This is a completely modern horror story that hinges on the age old fear of blood and the contemporary fear of what type of diseases lie within it. It’s the story of a businessman who makes a living cleaning up blood at crime scenes. He’s a private businessman who takes care of things either when the job is too complicated to alert the authorities or just too damn weird to go about conventional means to clean the mess up. The credits of this book read that it was written by Mark Wheaton (who I haven’t heard of) and “directed” by Joshua Hale Fialkov (who I do know from the phenomenal ELK’S RUN miniseries). The book really does dole out a healthy dose of paranoia and makes you feel downright ooky upon reading it. The art by Rahsan Ekedal isn’t much by way of frills, but conveys a no nonsense, in your face look at the crime scenes which dissect every corner and label the essential components of it. It makes for a CSI-like experience while reading it, a bell and whistle that adds to the story without distracting you. I’m going to follow this book closely to see where all of this blood splatter is coming from. - Bug

Weekly Comic Book on Cleaners

The Cleaners #1 (of 4) – Review « Weekly Comic Book

It can be hard to find new, original ideas in comics, but this is definitely one of them. Although this first issue was a little light on plot, Wheaton and Fialkov have still written an excellent fusion of noir and supernatural horror that loves its genres and respects their trappings. And to compliment the unique tale, Rashan Ekedal’s art is suitably detailed and gritty, proving to be the right choice to realize Wheaton and Fialkov’s story. I can’t wait to grab the next issue and see where they go with this.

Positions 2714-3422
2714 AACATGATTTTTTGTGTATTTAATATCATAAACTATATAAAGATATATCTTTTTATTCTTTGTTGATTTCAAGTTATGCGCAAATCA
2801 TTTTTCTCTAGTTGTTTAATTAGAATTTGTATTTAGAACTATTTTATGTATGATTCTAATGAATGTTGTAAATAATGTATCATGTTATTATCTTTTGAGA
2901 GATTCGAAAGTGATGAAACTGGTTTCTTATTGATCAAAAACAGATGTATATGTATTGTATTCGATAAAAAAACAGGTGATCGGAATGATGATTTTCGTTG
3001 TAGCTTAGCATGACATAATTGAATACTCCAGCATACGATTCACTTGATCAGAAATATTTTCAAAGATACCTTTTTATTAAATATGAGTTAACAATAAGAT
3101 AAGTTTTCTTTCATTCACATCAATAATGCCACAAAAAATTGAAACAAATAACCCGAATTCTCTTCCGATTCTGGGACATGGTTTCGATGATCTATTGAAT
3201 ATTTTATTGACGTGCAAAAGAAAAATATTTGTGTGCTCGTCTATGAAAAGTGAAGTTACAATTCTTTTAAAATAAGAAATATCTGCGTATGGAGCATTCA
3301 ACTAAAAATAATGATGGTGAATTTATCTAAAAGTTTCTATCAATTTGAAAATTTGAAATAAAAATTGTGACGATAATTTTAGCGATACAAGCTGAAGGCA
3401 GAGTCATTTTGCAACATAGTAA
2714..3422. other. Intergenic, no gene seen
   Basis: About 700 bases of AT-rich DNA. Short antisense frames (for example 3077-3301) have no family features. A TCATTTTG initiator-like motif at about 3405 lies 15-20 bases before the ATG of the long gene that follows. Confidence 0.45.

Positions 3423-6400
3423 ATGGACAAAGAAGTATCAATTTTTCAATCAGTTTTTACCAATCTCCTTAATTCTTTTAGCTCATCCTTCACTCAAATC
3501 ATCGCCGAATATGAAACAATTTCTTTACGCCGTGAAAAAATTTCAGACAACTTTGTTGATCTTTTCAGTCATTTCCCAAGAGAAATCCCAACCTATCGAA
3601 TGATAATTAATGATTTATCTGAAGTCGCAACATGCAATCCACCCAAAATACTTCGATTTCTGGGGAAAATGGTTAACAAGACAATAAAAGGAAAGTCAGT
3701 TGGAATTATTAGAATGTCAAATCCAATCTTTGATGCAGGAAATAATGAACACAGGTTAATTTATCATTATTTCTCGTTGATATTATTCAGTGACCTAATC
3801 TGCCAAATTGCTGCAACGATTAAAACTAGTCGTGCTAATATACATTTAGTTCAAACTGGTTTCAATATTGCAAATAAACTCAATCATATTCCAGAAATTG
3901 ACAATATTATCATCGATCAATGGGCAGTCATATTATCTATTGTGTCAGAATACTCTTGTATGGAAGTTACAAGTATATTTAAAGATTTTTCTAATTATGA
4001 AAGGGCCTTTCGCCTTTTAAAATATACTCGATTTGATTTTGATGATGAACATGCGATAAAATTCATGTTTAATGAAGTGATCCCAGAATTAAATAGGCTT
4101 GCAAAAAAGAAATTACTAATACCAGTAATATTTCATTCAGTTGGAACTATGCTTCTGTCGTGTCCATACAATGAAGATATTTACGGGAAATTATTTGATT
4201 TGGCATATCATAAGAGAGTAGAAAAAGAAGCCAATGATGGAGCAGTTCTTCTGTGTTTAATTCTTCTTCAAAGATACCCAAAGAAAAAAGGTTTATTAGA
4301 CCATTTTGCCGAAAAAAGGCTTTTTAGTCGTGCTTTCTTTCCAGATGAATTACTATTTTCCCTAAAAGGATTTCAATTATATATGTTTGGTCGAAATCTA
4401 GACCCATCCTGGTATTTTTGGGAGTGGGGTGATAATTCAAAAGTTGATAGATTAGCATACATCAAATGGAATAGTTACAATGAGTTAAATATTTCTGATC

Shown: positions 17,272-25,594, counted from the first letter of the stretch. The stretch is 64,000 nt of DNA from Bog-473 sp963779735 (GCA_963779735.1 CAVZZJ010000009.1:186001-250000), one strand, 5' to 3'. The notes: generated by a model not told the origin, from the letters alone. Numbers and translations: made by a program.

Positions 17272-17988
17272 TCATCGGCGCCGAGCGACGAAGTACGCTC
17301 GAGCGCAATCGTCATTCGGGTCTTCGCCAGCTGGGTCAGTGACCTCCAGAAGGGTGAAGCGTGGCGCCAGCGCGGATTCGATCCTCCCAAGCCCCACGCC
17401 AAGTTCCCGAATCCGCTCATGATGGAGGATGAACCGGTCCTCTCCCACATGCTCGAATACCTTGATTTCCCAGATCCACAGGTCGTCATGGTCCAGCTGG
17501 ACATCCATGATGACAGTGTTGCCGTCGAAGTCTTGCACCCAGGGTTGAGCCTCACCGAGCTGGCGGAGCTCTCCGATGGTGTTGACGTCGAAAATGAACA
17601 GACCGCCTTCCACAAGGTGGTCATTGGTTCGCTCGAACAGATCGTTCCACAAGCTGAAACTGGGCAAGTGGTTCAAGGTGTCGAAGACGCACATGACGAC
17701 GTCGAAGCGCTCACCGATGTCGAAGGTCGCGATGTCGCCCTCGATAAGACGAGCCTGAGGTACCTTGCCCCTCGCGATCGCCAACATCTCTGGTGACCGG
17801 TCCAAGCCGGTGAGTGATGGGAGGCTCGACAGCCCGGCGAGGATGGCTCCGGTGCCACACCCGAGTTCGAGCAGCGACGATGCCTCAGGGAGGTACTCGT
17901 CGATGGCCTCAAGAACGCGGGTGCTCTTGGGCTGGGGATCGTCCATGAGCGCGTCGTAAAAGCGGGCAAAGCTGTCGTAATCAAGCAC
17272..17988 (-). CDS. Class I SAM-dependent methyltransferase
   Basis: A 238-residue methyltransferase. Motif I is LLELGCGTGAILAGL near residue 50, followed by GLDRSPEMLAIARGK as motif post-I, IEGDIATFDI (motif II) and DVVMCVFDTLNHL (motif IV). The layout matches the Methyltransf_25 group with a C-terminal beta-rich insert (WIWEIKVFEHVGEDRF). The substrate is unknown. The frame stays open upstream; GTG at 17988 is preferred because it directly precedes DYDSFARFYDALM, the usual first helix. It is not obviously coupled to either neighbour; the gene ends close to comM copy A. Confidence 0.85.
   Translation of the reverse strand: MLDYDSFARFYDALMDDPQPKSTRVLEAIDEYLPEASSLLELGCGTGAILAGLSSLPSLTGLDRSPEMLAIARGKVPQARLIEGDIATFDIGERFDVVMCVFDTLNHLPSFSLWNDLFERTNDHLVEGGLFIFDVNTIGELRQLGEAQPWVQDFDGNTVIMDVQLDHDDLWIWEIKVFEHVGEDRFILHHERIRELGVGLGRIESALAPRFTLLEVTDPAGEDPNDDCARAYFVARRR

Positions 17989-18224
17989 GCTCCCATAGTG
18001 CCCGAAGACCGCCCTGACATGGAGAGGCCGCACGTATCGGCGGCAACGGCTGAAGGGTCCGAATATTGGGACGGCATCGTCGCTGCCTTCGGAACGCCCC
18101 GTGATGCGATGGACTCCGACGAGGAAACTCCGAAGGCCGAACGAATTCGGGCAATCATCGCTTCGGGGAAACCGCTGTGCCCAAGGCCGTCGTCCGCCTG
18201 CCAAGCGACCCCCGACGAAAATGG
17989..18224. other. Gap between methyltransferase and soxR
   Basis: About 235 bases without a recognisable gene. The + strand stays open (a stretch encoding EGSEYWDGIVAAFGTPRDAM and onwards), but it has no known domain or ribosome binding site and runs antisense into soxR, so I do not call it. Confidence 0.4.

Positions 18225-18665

Comics Should Be Good! Decleares Cleaners To Be.

Comics Should Be Good! » What I bought - 12 November 2008

Wheaton and Fialkov do a fine job taking this horrible job (well, I guess it pays well, and I suppose the people who do it enjoy it, but it still seems horrible), making it mundane, and then building a sense of horror back into it. Bellarmine and his team of co-workers make the jobs as scientific as possible, and the writers throw a lot of technical information at us that distances us from the fact that they’re cleaning up splattered blood. Then they introduce the mystery, and it’s rather terrifying. As a single issue, it’s well-constructed, giving us nice character sketches and a lot of information without being too overwhelming. Ekedal’s art, while not spectacular, is solid, especially when he has to convey the banality of suburbia juxtaposed against the presence of a lot of blood staining that banality. lurves the Cleaners

The Cleaners #1 Comic Books Review: PopSyndicate.comThe best first issue I’ve read in a long time.

Now this is intriguing. A new series about something very interesting that I know absolutely nothing about, created by people I have never heard of, and published by a company that doesn’t do this sort of thing all that often. How could I not check it out? And now that I have just finished reading it, all I can say is “wow”. Not in that way that implies something is so bad or wrong that you can’t help but be ensorcelled by its utter lack of redeeming qualities. No, this would be in that way that means that I am at a complete loss for words when it comes to describing how impressed I am right now. But now that I’ve had a few more minutes to process what I have just read I’ll do my best to elaborate further.